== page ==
BANNED pesticides will be destroyed at a Laverton North company from Friday during a three-month trial of new technology to be overseen by the Environment Protection Authority.
EPA major projects manager German Ferrando-Miguel said the trial of new methods would involve the destruction of half a tonne of a total of 80 tonnes of banned pesticides.
The chemicals had been stored in UN-dangerous goods approved drums sitting on pallets at a chemical storage facility in nearby Fitzgerald Rd for more than 15 years, he said.
The waste would be transported in drums in a truck the two kilometres between Fitzgerald and Dohertys roads on Friday, March 11.
He said that following the 2001 Stockholm Convention — an international treaty to protect human health and the environment from persistent pollutants — the use of certain pesticides, fungicides and other veterinary chemicals were banned in Victoria.
The collection of these chemicals from across Victoria at the time, mainly from the agricultural and veterinary sectors, totalled 235 tonnes.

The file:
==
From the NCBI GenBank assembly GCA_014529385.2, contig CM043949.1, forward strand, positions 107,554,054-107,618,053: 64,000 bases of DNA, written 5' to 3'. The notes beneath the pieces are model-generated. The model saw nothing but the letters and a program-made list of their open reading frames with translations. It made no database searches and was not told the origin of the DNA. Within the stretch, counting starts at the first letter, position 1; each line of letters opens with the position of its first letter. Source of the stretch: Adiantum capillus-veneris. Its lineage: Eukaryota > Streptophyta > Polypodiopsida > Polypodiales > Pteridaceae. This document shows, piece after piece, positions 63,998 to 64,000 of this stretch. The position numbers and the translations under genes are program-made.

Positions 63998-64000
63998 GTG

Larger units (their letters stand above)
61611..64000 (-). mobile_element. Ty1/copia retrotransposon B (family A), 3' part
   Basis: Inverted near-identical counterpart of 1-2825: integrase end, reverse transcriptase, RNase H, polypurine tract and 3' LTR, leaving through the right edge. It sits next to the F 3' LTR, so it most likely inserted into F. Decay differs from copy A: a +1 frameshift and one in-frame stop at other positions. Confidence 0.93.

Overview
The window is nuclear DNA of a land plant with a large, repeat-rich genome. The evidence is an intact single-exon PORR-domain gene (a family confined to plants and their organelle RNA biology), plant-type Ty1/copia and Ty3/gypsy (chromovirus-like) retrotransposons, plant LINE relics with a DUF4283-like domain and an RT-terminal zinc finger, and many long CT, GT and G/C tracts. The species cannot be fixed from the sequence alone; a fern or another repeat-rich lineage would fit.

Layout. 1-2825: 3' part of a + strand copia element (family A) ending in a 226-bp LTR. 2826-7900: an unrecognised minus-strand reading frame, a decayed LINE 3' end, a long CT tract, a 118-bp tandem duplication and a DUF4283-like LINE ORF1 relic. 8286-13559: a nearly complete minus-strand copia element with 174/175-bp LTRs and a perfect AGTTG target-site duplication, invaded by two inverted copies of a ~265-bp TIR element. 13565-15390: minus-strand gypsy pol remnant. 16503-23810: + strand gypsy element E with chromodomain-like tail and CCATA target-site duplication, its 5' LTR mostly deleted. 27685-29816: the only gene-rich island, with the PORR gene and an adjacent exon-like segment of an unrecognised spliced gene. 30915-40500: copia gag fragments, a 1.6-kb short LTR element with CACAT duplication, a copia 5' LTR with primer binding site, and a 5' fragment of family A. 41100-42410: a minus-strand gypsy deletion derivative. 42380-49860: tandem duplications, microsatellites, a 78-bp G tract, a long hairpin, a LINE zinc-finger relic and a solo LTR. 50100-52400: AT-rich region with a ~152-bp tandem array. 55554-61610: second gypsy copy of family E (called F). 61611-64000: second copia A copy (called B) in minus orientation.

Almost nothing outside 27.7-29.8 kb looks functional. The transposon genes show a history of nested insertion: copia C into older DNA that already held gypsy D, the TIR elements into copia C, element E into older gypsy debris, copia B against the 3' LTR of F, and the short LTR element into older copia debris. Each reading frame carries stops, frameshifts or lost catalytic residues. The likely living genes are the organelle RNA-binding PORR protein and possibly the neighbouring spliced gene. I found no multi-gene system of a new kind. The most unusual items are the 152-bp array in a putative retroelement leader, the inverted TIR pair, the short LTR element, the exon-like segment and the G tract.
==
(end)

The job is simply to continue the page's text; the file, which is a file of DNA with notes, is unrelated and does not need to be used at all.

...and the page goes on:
“Most of the collected chemicals were able to be treated, disposed of or destroyed safely and easily however the EPA, on behalf of the State Government, currently manages the remaining 80 tonnes that were unable to be treated due to them being a complex mix of pesticides,” Dr Ferrando-Miguel said.
“Until recently, there has not been a viable and safe solution for the treatment and destruction of these chemical wastes and they have been securely and safely stored in Melbourne over the past 15 years.
“Fortunately, technology at waste management facilities has since evolved to now allow these chemical wastes to be treated and destroyed safely.”
Dr Ferrando-Miguel said following a rigorous and extensive process, Sterihealth in Dohertys Rd, Laverton North, and another facility in Queensland, had been selected to trial their proposals.
“The EPA, together with an independent technical expert, will assess the results of the trial to determine the most effective treatment methodologies and determine the most appropriate solution to treat the remaining waste,” he said.
“The EPA will oversee the trials to ensure they are conducted according to best practice methods that also apply to the treatment and destruction of similar chemicals.
The aim is to ensure that minimal end products remain following treatment.”